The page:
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Old 06-12-2007, 09:44 AM
 
Location: Texas
95 posts, read 339,353 times
Reputation: 91

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I have a "Seven Sisters" climbing rosebush planted near my porch. Its been there for at least 4 years and has done NOTHING. (seriously, it looks no different than the day I planted it) It is supposed to be a part-shade tolerant rosebush (the location gets only morning sun). I recently figured out that I had planted it too deep - buried the graft knob - and have hollowed out the soil around that. I "fed" it a couple weeks ago but it doesn't show a bit of new growth - just the same old green shoots with mature leaves.

I'm in zone 6 - Texas panhandle - roses generally do well here, and I have others that grow like mad.

Should I go ahead and dig this up and move it to a sunnier location? Did I do permanent damage by burying the graft knob? I'd appreciate some advice.

thanks!
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Old 06-12-2007, 11:43 AM
 
Location: Prospect, KY
5,284 posts, read 19,401,547 times
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I would dig it up and prune it back quite a bit to encourage new growth. Don't feed it for a while after you transplant it - you want to encourage root growth not bloom production until the rose gets established....I would plant it with lots of compost....I have yanked roses up in the middle of summer and plopped them some place else and I have never had one die....make sure you don't let the root area dry out - water frequently until the roots are restablished and make sure you get as much of the root ball transplanted as you possibly can.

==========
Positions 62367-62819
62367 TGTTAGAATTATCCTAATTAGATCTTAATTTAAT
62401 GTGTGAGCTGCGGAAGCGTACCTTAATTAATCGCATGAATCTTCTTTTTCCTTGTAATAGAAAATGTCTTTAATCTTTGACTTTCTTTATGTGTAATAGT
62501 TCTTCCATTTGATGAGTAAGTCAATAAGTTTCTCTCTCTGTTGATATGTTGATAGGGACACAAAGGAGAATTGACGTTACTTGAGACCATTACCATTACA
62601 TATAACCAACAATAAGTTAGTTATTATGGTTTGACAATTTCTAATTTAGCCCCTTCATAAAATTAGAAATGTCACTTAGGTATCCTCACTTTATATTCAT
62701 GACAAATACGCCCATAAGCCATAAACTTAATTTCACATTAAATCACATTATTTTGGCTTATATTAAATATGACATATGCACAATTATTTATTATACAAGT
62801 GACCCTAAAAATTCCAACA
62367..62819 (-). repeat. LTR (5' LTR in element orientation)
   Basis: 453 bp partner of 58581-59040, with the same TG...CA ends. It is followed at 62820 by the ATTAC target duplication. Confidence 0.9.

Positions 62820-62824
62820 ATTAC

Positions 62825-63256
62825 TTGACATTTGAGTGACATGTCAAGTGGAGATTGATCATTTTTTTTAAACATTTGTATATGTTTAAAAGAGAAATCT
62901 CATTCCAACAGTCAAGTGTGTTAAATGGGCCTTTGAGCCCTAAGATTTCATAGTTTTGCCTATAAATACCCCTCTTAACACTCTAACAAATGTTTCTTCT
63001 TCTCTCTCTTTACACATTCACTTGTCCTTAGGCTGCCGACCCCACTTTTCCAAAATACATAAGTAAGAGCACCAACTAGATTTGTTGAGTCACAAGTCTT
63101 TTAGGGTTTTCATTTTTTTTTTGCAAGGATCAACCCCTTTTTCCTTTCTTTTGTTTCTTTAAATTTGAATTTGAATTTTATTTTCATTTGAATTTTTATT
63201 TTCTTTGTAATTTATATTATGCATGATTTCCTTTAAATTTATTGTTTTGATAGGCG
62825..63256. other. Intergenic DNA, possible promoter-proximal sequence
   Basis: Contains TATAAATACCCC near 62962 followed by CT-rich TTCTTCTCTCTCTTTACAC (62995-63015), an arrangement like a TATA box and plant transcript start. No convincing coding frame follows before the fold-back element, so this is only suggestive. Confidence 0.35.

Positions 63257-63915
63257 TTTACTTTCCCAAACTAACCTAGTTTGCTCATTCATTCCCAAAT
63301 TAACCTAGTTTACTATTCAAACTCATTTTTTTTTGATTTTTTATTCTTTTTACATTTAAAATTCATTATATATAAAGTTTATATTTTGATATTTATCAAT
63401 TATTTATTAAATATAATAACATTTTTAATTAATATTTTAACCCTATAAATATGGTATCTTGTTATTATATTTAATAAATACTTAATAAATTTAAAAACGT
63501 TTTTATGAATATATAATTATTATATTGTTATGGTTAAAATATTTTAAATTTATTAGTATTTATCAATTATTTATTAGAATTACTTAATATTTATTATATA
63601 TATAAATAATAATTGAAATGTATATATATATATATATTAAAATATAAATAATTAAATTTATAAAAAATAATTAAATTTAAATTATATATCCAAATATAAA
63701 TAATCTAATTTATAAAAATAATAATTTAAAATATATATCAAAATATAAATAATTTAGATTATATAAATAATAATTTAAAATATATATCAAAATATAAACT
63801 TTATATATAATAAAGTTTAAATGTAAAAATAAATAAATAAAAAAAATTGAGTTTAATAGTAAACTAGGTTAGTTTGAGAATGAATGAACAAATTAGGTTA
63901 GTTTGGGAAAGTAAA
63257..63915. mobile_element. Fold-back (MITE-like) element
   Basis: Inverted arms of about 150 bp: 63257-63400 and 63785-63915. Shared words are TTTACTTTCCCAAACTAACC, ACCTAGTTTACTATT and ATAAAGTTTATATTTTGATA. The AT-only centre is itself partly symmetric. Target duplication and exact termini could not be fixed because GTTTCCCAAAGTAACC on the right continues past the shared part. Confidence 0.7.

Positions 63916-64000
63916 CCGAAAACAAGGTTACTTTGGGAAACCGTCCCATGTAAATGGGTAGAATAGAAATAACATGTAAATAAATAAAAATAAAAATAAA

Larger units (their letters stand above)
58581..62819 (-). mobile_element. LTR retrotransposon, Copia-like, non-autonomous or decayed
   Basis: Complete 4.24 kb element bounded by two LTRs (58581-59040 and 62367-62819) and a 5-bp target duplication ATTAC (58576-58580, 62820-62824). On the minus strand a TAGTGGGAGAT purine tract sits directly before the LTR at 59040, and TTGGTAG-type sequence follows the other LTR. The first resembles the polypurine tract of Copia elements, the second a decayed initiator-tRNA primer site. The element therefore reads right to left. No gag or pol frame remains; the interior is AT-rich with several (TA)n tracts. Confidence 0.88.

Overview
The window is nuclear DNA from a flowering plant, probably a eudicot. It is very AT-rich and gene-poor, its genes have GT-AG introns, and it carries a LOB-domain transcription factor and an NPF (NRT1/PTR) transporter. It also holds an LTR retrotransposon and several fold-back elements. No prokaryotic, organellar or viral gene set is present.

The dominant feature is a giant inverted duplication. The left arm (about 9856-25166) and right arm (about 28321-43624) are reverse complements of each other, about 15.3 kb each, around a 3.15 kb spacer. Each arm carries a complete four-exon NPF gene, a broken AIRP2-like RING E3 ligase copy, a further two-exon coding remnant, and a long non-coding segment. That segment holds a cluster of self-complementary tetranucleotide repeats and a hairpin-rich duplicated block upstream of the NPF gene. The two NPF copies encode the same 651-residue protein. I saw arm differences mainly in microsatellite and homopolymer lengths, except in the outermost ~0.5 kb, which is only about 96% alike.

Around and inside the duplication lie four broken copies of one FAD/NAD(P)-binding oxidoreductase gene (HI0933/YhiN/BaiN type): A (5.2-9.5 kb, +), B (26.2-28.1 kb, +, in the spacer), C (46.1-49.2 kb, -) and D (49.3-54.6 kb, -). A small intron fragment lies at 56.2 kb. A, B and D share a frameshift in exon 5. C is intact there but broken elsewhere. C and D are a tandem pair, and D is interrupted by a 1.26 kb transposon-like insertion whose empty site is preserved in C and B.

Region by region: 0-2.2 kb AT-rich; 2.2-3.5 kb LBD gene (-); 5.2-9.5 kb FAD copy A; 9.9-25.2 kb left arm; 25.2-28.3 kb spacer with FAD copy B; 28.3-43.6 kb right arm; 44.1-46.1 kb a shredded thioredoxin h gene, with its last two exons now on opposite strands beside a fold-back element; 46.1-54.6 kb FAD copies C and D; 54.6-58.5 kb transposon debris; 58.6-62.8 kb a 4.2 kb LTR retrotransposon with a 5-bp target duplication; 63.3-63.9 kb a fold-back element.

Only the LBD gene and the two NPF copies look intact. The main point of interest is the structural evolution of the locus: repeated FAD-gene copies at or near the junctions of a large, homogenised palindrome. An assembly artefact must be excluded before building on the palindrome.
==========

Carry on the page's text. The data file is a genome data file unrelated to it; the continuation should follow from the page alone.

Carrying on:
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Old 06-12-2007, 07:45 PM
 
Location: a primitive state
11,000 posts, read 22,950,780 times
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Yes, it sounds like it's not getting enough sun. Doesn't that one only bloom once a year?
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Old 06-13-2007, 07:39 AM
 
Location: Texas
95 posts, read 339,353 times
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Ellie and cattknap, thanks for the tips. Ellie, I don't have a clue when it blooms - it never has bloomed as long as I've owned it.

I believe I'll pull 'er up (gently of course) and pot it. That way I can move it around till I figure out where it should be.

I think one of my problems is that we've lived in the house 30 years, but have planted lots of trees, so the flowerbeds that used to get a LOT of sun have become more shady as the trees got bigger. I really need to spend some time outside on a sunny day to see how much sun I'm really getting in my beds.
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Old 06-13-2007, 10:29 AM
 
Location: Finally escaped from Philly ;-}
1,182 posts, read 1,391,744 times
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Default Is it planted under a tree?